With the normalization of Trump’s antics, it is unfortunately all too easy to overlook the sheer rottenness of Mitch McConnell.
Recently, I broached the “T” word (treason) with respect to Donald Trump’s actions. Strange and wonderful to relate, the heavens did not fall and lightning did not strike, regardless of the Polynesian taboo that seems to prevail in polite society. (At most, the prestige media will venture with the tiresome word “collusion,” which is unfortunate, because there is no legal sanction against collusion; the word they are looking for is “conspiracy.”)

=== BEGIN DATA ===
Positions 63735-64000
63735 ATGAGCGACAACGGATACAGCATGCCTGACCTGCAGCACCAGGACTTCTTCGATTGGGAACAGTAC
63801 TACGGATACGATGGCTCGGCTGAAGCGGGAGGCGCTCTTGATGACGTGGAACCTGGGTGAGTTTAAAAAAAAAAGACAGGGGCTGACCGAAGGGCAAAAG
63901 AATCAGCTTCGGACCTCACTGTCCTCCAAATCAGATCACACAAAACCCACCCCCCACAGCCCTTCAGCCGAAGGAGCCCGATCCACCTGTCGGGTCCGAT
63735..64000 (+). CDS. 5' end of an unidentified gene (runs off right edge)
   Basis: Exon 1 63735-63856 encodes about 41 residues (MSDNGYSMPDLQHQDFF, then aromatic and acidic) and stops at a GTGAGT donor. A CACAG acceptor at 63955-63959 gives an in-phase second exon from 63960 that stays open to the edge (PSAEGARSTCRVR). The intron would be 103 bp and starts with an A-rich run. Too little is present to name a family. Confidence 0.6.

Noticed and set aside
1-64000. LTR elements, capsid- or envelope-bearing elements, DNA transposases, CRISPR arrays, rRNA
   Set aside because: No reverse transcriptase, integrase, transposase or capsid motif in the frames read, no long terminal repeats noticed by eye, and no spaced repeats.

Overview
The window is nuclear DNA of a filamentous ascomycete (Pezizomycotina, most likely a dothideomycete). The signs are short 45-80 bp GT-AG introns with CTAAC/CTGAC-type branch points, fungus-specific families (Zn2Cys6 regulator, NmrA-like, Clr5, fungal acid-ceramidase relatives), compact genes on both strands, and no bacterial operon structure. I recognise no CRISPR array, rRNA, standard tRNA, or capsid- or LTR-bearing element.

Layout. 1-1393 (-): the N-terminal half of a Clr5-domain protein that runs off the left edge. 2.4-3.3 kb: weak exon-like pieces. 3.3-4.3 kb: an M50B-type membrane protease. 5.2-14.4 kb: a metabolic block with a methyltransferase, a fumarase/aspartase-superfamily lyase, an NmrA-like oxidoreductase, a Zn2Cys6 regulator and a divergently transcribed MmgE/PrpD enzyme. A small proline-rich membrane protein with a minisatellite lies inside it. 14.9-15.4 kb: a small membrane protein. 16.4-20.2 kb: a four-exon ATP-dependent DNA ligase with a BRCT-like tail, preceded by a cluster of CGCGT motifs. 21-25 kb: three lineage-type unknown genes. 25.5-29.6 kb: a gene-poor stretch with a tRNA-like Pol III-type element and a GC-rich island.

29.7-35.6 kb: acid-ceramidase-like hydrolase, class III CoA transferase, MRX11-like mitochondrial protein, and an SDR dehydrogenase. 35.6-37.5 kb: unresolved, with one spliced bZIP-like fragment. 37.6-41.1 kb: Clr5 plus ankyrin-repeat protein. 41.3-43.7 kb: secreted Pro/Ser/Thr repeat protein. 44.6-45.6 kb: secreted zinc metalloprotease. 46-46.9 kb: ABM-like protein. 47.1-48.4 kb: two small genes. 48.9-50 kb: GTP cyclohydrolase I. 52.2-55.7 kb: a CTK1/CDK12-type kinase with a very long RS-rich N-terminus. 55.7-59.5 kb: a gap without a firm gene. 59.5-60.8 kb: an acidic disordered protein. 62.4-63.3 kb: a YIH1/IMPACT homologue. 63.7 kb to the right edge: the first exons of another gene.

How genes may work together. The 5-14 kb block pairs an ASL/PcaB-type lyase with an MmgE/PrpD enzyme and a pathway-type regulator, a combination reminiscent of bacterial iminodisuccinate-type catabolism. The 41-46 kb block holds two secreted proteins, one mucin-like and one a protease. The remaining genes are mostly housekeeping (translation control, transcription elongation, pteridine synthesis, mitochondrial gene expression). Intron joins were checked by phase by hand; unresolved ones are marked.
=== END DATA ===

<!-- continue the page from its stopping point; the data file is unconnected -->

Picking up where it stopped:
This chasteness on the part of enlightened opinion follows from the unspoken assumption of good faith on everybody’s part unless there is overwhelming and incontrovertible evidence to the contrary—and sometimes not even then. But a glance at American history shows that accusations of treason, and even the overt deed, have been inextricably bound up with our politics.
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